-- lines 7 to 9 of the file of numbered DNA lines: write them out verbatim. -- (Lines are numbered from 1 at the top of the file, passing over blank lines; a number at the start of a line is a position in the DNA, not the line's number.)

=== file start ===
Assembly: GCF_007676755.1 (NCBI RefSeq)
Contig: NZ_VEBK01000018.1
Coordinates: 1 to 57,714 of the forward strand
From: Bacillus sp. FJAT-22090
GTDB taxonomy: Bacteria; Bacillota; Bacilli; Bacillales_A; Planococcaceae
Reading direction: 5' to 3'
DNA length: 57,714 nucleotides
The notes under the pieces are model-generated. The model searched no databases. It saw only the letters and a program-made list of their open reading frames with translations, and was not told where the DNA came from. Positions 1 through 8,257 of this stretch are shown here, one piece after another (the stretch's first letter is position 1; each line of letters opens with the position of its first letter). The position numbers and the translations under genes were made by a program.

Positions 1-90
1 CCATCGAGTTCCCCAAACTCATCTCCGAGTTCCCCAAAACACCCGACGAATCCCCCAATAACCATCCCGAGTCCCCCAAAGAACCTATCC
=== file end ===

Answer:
DNA length: 57,714 nucleotides
The notes under the pieces are model-generated. The model searched no databases. It saw only the letters and a program-made list of their open reading frames with translations, and was not told where the DNA came from. Positions 1 through 8,257 of this stretch are shown here, one piece after another (the stretch's first letter is position 1; each line of letters opens with the position of its first letter). The position numbers and the translations under genes were made by a program.

Positions 1-90